A school-based flu vaccination program in California led to higher vaccination rates, fewer absences, and less flu transmission

A school-located influenza vaccination program implemented in 95 preschools and elementary schools in California was associated with increased influenza vaccination coverage, decreased school absences due to illness, and lower influenza transmission across the community. The 11% increase in flu vaccination in children enrolled in target schools was associated with fewer flu hospitalizations in the community, including 160 fewer influenza hospitalizations per 100,000 among people aged 65 and older.

Immunizing pregnant women protects infants from influenza, with 56% efficacy in the first 2 months of life

A pooled analysis of three randomized controlled trials conducted in Nepal, Mali, and South Africa between 2011 and 2014 found that immunization during pregnancy provided protection against influenza to young infants from birth through 4 months of age. Protection against infant influenza was greatest in the first 2 months of life, with 56% efficacy, and the pooled efficacy of maternal vaccination to prevent infant laboratory-confirmed influenza up to 6 months of age was 35%.

Influenza vaccination for healthcare workers reduced sick days during flu seasons

Healthcare workers who received an influenza vaccine missed fewer days of work compared to non-vaccinated peers (1.74 vs 2.71 days/person). The study took place at a large Italian hospital that employed approximately 5,300 healthcare workers. The researchers examined a severe influenza season (2017/2018) as well as three moderate flu seasons (2010-2013).

Increasing influenza vaccination coverage by 10% leads to a 65% decrease in antibiotic use

A retrospective analysis of influenza vaccination coverage and antibiotic prescribing rates from 2010 to 2017 across states in the United States, controlling for differences in health infrastructure and yearly vaccine effectiveness, found that a 10-percentage point increase in influenza vaccination coverage was associated with a 6.5% decrease in antibiotic use across all age groups, equivalent to 14.2 fewer antibiotic prescriptions per 1000 individuals.

Influenza vaccination in patients with diabetes reduces the risk of death and complications

In patients with diabetes, influenza vaccination was associated with a reduced risk of all-cause death, cardiovascular death, and death from acute myocardial infarction (heart attacks) or stroke. The analysis included medical records from 241,551 adult patients in Denmark across nine consecutive influenza seasons (2007 to 2016). Influenza vaccination was associated with a reduced risk for being admitted to the hospital with diabetes-related complications, like diabetic ketoacidosis, hypoglycemia, or coma.

Influenza vaccination reduces absenteeism among healthcare workers

In a retrospective cohort study among healthcare workers (HCWs) of an Italian academic healthcare trust during the 2017ā€“2018 influenza season, non-vaccinated HCWs lost 2.47/100 person-days of work compared to 1.92/100 person-days of work among vaccinated HCWs (pā€‰<ā€‰0.001). This adds further evidence that absenteeism among HCWs is negatively correlated with influenza vaccination.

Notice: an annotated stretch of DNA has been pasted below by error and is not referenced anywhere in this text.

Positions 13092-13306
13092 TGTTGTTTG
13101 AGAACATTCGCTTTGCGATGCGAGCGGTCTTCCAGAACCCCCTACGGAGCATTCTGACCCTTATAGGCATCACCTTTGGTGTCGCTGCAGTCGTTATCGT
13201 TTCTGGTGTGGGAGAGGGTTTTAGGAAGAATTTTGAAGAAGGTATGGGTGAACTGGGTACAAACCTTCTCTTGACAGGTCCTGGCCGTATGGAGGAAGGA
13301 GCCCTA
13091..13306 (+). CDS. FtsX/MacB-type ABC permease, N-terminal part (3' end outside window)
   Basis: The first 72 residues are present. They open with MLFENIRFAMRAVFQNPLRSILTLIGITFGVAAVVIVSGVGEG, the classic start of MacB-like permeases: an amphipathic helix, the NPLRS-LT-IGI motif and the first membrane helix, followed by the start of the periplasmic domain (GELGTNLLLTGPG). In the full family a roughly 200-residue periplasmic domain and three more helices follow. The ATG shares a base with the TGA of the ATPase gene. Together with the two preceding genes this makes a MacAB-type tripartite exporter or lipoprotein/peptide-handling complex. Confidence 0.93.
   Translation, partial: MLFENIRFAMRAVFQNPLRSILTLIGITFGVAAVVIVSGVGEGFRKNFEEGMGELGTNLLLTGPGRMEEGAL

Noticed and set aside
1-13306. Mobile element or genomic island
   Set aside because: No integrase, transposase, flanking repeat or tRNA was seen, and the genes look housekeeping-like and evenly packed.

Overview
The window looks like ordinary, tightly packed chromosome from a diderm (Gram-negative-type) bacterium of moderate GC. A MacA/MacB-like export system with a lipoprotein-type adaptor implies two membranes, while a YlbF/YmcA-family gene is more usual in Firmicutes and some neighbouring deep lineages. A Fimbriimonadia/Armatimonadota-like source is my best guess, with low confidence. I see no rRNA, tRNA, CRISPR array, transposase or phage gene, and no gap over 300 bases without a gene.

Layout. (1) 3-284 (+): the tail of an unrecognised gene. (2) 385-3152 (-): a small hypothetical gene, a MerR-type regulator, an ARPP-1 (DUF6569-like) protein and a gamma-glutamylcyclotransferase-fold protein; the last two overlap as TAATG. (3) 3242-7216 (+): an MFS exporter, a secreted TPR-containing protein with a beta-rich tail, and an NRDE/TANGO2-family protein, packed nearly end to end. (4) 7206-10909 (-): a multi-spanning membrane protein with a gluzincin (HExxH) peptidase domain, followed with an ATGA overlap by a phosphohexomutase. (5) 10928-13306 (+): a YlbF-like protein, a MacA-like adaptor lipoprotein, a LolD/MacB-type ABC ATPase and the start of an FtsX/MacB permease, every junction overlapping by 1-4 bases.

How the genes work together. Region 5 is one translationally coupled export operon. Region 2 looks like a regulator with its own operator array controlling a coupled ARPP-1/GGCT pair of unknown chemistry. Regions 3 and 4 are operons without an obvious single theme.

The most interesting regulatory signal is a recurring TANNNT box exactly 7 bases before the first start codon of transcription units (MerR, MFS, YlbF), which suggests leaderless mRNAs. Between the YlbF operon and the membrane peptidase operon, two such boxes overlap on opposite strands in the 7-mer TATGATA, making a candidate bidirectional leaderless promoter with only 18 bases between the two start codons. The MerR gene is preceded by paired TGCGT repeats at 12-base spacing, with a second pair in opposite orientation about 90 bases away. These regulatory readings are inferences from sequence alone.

Immunization against influenza and pneumococcus can reduce healthcare visits and antibiotic use, improving overall health

This systematic review suggests that vaccination against influenza and pneumococcus can reduce overall healthcare visits and antimicrobial consumption. Of the 26 studies included in the review, 23 found significant reductions in antimicrobial use in vaccinated individuals or groups. This evidence indicates that improved coverage with existing vaccines may significantly reduce antimicrobial demand.

Increasing influenza vaccine uptake can help manage respiratory outbreaks and reduce strain on healthcare systems during COVID-19

The potential for a spike in COVID-19 concurrent with influenza season could threaten to overwhelm healthcare systems, particularly in resource-limited contexts. A double burden of influenza and COVID-19 cases could also increase risk of cross-infection and transmission in hospital settings. This mathematical modeling study found that increasing influenza vaccine uptake would help manage respiratory outbreaks coinciding with peak flu season and thus reduce the potential strain on healthcare systems responding to COVID-19.

Influenza vaccination reduces antibiotic prescriptions and helps fight against antibiotic resistance

A study led by researchers from the U.S. Centers for Disease Control and Prevention found that across five winter influenza seasons (2013-2018), vaccination against influenza averted 1 in 25 antibiotic prescriptions among outpatients with acute respiratory illness (ARI). The study population included 37,487 ARI outpatients 6 months or older treated at over 50 healthcare facilities across the United States. The authors conclude that influenza vaccination may curb unnecessary antibiotic use and help reduce the global threat of antibiotic resistance.

A study in Germany found that vaccinating children against influenza reduces infections in the general population

A modelling simulation study in Germany found that routine influenza vaccination coverage of 55% in children of 6 months to 17 years indirectly reduces influenza infections by 26% in the general population through pronounced herd effects. The study authors conclude that targeting children in influenza vaccination campaigns may not only reduce their individual disease burden, but also that of non-vaccinated individuals.